I finally found a casual Western game that I consider to fit in the otome genre! Thanks to Valerie’s recommendation on the Smart Bitches’ Regency Love review (which I also might count as an otome game from what I hear, but unfortunately I can’t play it to check), I found Everlove:Rose, which is available on iOS and Android, and published by Silicon Sisters, a company whose aim is to make games for women by women.
For romance novel readers, I think this is a great portal into gaming, and for otome gamers, it’s perfect if you’re interested in a different sort of otome game. For casual gamers, it’s a nice change from all the horror-based hidden object games and stressful time management games.
In Everlove:Rose, you’re a modern woman, Rose, trying to figure out strange dreams you’ve been having with the help of your therapist, Dr. Alys. She wants to try sending you into your unconscious (or something) to experience your past life where the dreams originated. This framing does a couple things: makes things feel safer, since you’re only dreaming, and lets Rose think and act like a modern woman in a medieval setting believably. The only drawback is that you won’t get a regular ‘happy ever after’ sort of ending, since at the end Rose wakes up again in modern times. Still, I think it works for this game.
Once Rose starts dreaming, she wakes up in a medieval village. She quickly meets some handsome men who could easily be on the cover of a historical romance novel, as well as her friend and her aunt, who for a short time is Dr. Alys.
Everlove is a fairly short game (it is casual, after all), but I think it’s reasonable for the price (~$5). There are four men to romance (in order of appearance):
It’s a small cast but they all have their own arcs. As you play you can see how the storyline branches, which is great, though there’s a lot of overlap. There are several simple puzzles along the way that casual gamers will find familiar – hidden object scenes where you gather herbs and piecing together various letters/artworks. Apparently you can skip them once you’ve completed them once – I didn’t find out how but that would make the gameplay even more smooth than what I experienced. The one thing I’d change is that each character’s route is very simple and there’s not much showing the relationship development between Rose and the guys.
As I mentioned earlier, there isn’t a traditional HEA at the end of each story, but there is a small extra scene to complete the background story once you finish all four routes.
Overall, Everlove: Rose is very enjoyable to play and though I’d love some more story scenes to deepen our understanding and connection to the characters, I’m really impressed that Silicon Sisters got so much right on their first romance videogame – and really, it’s still great value. I recommend it to anyone who enjoys romance novels, or casual games with more character/relationship focus.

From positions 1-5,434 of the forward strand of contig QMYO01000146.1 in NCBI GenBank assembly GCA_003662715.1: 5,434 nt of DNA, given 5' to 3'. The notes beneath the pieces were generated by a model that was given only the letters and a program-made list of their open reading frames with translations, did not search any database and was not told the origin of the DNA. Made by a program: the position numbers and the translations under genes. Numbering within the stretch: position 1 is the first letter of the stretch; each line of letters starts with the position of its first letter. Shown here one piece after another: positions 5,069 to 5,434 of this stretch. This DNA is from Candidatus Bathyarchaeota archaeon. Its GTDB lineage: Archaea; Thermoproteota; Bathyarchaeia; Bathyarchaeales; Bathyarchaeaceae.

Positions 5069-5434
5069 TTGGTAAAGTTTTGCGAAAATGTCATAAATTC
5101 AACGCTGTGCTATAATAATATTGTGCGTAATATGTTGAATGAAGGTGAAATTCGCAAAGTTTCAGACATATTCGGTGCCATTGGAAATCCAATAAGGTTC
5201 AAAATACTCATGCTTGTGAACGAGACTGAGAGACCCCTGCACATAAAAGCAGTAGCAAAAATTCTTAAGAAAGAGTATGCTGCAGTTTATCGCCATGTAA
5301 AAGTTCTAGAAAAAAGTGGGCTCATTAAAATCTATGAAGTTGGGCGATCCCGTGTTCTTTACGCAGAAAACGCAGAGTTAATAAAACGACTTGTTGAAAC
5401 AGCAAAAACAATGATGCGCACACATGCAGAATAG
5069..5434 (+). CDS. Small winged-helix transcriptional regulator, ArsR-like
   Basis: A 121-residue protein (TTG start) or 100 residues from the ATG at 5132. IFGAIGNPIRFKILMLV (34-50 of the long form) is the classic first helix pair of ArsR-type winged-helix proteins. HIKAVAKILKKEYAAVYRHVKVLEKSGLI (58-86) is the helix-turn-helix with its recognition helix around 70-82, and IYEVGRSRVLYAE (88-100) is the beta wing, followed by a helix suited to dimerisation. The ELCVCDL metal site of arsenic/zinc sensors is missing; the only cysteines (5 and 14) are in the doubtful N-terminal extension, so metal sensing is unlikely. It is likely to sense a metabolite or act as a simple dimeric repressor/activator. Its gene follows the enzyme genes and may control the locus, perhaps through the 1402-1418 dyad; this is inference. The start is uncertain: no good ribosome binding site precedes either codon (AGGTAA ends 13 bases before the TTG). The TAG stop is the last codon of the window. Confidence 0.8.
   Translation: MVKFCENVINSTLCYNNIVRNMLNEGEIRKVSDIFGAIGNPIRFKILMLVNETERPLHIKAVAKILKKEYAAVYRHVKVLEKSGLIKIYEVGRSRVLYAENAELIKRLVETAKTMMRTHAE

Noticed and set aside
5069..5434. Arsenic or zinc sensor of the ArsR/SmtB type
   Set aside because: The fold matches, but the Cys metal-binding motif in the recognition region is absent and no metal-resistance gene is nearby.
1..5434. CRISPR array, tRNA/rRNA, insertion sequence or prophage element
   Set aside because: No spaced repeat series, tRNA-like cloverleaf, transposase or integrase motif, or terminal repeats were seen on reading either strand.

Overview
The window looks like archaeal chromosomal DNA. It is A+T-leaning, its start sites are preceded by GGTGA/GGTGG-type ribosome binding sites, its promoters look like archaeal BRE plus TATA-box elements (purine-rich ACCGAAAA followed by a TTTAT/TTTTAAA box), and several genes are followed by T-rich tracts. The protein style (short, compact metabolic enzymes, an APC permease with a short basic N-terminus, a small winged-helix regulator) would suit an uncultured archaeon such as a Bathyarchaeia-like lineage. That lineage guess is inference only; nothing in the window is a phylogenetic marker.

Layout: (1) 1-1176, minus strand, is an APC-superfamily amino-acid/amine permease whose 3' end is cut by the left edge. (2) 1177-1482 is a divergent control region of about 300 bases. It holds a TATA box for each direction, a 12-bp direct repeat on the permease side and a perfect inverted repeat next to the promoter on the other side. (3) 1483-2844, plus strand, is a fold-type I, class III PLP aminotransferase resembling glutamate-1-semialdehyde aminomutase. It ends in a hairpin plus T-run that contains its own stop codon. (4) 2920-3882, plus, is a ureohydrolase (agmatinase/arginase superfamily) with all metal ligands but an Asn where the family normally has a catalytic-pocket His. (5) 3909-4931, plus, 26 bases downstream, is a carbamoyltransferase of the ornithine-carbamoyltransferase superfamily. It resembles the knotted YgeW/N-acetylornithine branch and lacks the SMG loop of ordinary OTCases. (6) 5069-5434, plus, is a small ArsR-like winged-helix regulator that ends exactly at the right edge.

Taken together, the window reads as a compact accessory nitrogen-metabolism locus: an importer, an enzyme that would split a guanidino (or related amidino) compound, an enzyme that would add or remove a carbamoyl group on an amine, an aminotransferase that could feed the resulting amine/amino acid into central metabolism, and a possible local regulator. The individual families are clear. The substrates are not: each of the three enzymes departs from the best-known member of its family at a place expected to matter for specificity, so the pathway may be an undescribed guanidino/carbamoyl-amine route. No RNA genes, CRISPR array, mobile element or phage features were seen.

It’s taking me longer and longer to finish otome games these days – besides feeling a bit burned out on them, I’m busy with Chromatic and my normal job. But I do still find time to do some gaming, often casual gaming or just mucking around in Skyrim or Dragon Age: Inquisition.
Sometimes I look for reviews for casual games, but a lot of people have different preferences than mine, so I’m going to start posting my thoughts on some of these as I play them. What I like are historical and/or fantasy-based settings, and no horror or thriller stuff. There’s a ton that are set in old hospitals, serial killers, etc., and I don’t enjoy them. My favourite series is the Dark Parables titles from Blue Tea Games they have a bunch of titles based on fairy tales. The first one is the Curse of Briar Rose. It’s very pretty, which is another preference of mine – I have no desire to play games with ugly/boring backgrounds and items.
The last week I’ve been playing the following:
Wanderland (Big Fish Games): This is a free to play hidden object adventure game, which means that after your first hour or so, you have to wait for your energy to recharge before doing much more. These can be annoying because the quests have tons of steps, all of which require several objects that may or may not drop when you do a HO scene, but they’re good to get a quick hit of gaming which you can’t draw out too long. This one is up my alley, being fantasy-based, with various characters walking around to get quests and items from, and portals to fairy tale worlds where you’re trying to solve the problems within (is it even possible to get to the end of these? I don’t know). It also has a twist in that enemies walk around too, and you can fight them and get different items.
So far I’m kind of enjoying this, but my experiences with Awakening Kingdoms and Midnight Castle (I got tired of them after my data and levels, items, everything got ‘lost’ a couple times) mean that my expectations are pretty low.
I’ve also finished a couple regular HO games, Mythic Wonders: Child of Prophecy and The Secret Order – can’t remember which one, which were ok. I usually buy any HO games set in locations or time periods which aren’t used often – I thought Mythic Wonders was set in China but it was Japan. It had bad ‘Asian’ accents in the voiceovers but the setting, plot and minigames etc. felt pretty Japanese.
Now I’m trying Dark Romance: Heart of the Beast which is a modified Beauty and the Beast story. So far I like it, you take turns being the heroine and the hero, and the games etc. are fairly easy but interesting.
I’ll probably be adding more posts like these on a sporadic basis, they’re much faster than a regular otome review (still working on Harutoki 6, eheh).